As early care and education (ECE) providers you know firsthand that the benefits of children attending high quality early learning programs are significant. Not just for children, but also for their families.

ECE programs are guided by licensing regulations, accreditations, quality rating and improvement system (QRIS) standards, and funding guidelines. For Head Start and Early Head Start programs, the Head Start Program Performance Standards (HSPPS) provide the minimum requirements for high quality comprehensive services funded by the Office of Head Start and grantee required non-federal share. All of these standards, regulations, and guidelines are designed to drive quality but they also create complexity. A key question is whether improved quality in ECE settings can also improve outcomes for children.

Recently, the Harvard Center on the Developing Child released a research report, 3 Principles to Improve Outcomes for Children and Families. This report gives ones of the clearest pictures about why it is essential to understand early childhood development and family dynamics when considering policy and practice to improve outcomes for children and families. The report focuses across sectors and systems. Many of the principles from the report may be applied to ECE.

“… frequent or extreme experiences that cause excessive stress can be toxic to the architecture of children’s developing brains and can overload adults’ capacity to engage productively in work, families, and communities.” – 3 Principles to Improve Outcomes for Children and Families

How are these challenges to be addressed in a coordinated way? There are three principles described in the report to guide policies and services: 1) Support responsive relationships for children and adults; 2) Strengthen core life skills; and 3) Reduce sources of stress in the lives of children and families.

Let’s take a closer look from the ECE perspective –

When parents visit an ECE program they often consider the environment, curriculum, activities and the array of information shared with them. What they observe is staff; how staff interacts with them, with each other, and how they interact with children. Increasingly, ECE programs are assessed on the basis of staff interactions with children. This is not surprising given the significance of responsive caregiving in the healthy development of young children. The Harvard report talks about the importance of “serve-and-return interactions,” when a caregiver responds to a child’s communication or needs.

There are many interactions taking place between staff, staff and children, staff and parents and other individuals providing support in ECE programs every day. We’ll begin with how ECE programs can support responsive relationships between ECE classroom staff and children.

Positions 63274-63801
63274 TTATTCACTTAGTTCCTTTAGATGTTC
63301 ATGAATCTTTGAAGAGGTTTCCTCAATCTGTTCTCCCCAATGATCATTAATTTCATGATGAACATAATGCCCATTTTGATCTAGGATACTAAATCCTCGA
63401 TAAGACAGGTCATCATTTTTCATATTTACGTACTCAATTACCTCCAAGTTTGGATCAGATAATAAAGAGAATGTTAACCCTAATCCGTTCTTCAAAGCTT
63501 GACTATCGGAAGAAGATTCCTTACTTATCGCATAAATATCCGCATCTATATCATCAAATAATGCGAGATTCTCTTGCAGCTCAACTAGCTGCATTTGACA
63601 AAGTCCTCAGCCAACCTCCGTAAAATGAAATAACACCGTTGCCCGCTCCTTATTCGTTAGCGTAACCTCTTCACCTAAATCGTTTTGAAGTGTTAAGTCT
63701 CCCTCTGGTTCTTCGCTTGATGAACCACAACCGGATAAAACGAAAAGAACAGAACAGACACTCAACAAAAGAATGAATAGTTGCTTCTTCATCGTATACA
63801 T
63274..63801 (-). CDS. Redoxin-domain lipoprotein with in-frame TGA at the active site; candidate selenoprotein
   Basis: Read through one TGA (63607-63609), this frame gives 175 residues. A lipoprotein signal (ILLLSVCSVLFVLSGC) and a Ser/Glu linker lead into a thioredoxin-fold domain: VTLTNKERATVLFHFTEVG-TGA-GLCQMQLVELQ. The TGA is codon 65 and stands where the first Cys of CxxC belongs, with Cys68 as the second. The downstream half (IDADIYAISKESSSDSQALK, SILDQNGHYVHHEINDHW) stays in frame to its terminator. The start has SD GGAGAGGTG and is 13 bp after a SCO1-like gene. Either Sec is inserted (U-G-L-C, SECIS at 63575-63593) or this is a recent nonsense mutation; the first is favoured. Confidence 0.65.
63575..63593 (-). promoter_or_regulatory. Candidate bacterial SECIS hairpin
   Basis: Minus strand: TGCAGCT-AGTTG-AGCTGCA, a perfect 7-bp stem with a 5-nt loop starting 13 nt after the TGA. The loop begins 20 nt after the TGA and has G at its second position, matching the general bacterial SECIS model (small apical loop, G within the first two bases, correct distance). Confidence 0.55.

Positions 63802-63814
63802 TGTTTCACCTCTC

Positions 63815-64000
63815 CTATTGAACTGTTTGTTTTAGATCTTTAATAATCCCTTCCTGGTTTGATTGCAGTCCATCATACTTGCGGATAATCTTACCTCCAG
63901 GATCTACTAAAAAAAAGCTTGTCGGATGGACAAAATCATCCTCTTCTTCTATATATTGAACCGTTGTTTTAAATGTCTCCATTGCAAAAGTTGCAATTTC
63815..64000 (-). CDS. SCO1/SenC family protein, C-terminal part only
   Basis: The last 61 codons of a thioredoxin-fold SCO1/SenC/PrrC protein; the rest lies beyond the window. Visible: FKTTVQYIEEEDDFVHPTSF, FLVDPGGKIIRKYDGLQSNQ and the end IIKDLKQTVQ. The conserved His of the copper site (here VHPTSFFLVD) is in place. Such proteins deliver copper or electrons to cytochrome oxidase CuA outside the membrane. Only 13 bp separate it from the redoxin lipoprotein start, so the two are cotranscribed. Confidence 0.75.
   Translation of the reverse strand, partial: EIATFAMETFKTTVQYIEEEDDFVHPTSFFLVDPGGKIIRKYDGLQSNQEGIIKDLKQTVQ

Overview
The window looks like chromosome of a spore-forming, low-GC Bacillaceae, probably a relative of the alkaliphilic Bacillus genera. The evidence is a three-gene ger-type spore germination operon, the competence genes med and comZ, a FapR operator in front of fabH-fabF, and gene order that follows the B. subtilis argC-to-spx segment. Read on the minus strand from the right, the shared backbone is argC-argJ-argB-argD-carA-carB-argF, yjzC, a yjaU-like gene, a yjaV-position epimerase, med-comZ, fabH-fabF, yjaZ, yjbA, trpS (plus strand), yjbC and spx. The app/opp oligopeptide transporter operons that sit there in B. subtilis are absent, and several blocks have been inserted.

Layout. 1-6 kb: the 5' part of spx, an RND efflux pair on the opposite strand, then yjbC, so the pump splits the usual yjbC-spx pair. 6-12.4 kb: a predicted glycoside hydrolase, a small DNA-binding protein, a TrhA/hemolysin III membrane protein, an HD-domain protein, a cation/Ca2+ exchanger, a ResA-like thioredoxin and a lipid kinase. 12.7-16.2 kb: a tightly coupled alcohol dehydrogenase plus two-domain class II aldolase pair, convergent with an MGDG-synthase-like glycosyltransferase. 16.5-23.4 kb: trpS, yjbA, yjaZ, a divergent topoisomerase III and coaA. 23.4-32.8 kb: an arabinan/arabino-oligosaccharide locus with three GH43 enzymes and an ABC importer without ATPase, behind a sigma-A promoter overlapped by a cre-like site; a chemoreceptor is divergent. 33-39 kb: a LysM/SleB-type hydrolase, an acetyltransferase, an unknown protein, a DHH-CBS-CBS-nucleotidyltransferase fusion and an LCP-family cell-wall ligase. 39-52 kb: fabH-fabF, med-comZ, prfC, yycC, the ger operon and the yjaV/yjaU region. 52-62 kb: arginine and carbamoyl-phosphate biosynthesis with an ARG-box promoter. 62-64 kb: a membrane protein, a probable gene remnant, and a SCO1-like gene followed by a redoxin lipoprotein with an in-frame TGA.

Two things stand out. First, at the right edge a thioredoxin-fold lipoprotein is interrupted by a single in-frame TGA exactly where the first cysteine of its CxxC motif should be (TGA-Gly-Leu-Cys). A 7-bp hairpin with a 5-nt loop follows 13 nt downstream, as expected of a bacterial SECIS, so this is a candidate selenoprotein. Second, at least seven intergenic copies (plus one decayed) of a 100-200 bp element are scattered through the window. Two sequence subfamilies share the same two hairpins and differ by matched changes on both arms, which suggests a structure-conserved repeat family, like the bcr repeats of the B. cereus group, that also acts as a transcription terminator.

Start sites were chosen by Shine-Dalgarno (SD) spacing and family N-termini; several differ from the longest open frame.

Many ECE programs are challenged by staff turnover, which can disrupt strong relationships between children and classroom staff. Wages in ECE programs are typically lower in ECE programs than in local public schools, and it’s not uncommon for staff to seek employment opportunities where the benefits are better. Continuity of care is a steppingstone toward responsive relationships, and to address the turnover challenge ECE programs should focus on retention strategies such as increasing compensation or support for educational attainment. Retaining staff allows children have a continuous relationship with the classroom staff.

Another important piece to support responsive caregiving in ECE programs is ensuring staff have the tools they need to be responsive caregivers. Professional development opportunities can be leveraged to expand staff’s knowledge. Identify resources for staff to learn more, and share them regularly at staff meetings, in newsletters or in materials posted in the program. If it’s not already part of a coaching and mentoring model, weave responsive caregiving into the conversation. Identify staff who are particularly knowledgeable or experienced modeling responsive caregiving and allow them to coach others who are refining “serve-and-return” techniques. Engraining responsive caregiving principles into the program will help classroom staff to enhance their interactions with children and support children’s healthy development.